Press conference, Thatcher Room, House of Commons

Thank you for coming today to support the launch of our 2015 Anniversaries programme, Parliament in the Making.

As Mr Speaker has explained, this programme has been inspired by the anniversaries of de Montfort and Magna Carta, anniversaries of inherent importance, anniversaries Parliament should celebrate. But, we have chosen to do so by using them as the starting point of 800 years of constitutional history
Understanding of constitutional history is not what it was and that’s a shame.

A country that does not know its past will find it more difficulty to navigate its future
Our ambition this year is to inspire people about our 800 year journey from Magna Carta to the present day, to educate a new generation about that journey and to encourage participation.

Participation in the events we and our partners have planned, and participation in civil society and in our democratic institutions.

Academics have suggested that the lack of public knowledge of constitutional history explains some, and I emphasise some, of the current disaffection with politics.

So we are using these timely anniversaries, coinciding as they do with an election year, as a platform for addressing that situation.

In doing so we hope to encourage the public to value their rights, their freedoms and their representation more highly.

At the heart of our programme is our banners exhibition, ‘The Beginning of that Freedome’ in Westminster Hall.

The location is one that has provided the stage and offered witness to many of the moments in the history which we now commemorate.

We selected eighteen moments to show how this country, over eight hundred years, has built a powerful system of civil rights and representative government.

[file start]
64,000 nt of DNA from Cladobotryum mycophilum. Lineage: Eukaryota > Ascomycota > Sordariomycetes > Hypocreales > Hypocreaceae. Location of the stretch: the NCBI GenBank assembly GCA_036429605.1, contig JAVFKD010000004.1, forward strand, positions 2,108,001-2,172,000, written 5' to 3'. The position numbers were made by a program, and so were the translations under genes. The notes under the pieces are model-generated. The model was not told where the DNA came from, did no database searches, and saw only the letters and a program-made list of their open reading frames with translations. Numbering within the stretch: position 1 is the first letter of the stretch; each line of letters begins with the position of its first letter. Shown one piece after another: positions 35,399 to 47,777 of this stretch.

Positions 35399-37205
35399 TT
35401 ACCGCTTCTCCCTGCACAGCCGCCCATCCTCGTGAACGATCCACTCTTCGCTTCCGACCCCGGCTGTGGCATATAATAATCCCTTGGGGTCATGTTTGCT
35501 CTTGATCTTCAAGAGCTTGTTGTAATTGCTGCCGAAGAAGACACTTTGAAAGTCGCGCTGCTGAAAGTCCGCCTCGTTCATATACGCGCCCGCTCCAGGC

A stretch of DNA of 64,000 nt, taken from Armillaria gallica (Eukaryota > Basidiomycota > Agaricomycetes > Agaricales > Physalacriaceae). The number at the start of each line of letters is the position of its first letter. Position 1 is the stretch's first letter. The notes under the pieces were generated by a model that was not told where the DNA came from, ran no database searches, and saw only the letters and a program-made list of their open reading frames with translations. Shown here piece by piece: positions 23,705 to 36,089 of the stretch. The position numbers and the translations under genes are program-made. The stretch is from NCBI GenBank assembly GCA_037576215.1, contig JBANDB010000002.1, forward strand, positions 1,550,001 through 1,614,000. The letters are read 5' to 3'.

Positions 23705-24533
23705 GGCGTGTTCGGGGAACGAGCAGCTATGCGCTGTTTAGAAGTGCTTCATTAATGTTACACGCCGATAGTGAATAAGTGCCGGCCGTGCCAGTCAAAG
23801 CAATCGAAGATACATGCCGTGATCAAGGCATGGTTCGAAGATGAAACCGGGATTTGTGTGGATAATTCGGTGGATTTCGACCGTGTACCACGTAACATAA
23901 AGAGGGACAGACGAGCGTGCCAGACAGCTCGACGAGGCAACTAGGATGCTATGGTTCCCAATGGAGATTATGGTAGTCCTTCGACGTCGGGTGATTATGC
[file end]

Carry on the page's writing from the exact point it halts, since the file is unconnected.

We may not have a written constitution, but the events and moments celebrated in these banners are key texts in the history of our rights and freedoms.

That’s not just in the UK. Magna Carta and the English Parliament are known across the world as patterns to be learned from. Often adapted, yes, but many countries have been inspired by them as they established their own courts and parliaments.

The banners start with the two principal anniversaries we are celebrating.

First, the most famous event of all, King John’s acceptance of Magna Carta at Runnymede in June 1215.

Then the assembly at Westminster of the Simon de Montfort Parliament on 20th January 1265, seven hundred and fifty years ago today.

Many banners mark the passage of key pieces of legislation.

Other banners mark moments not when people actually achieved rights or liberties, but when the aspiration for them was articulated in a clear and ringing way that still resonates profoundly today.

Like the Putney debates of 1647, the People’s Charter in 1838, the struggle of the Tolpuddle Martyrs in 1834, or the foundation of the National Union of Women’s Suffrage Societies in 1897.

They all depict more than moments. Every one of them stands for one of the rights and liberties that people have fought to achieve - and to protect - over those eight centuries.
Magna Carta affirmed the rule of law and the right to a fair trial.

The de Montfort parliament stands for representative government: that people affected by decisions should have a right to be involved in them.

Both of these fundamental principles were reasserted and strengthened by the great statements of liberty of the seventeenth century – the Petition of Right and the Bill of Rights.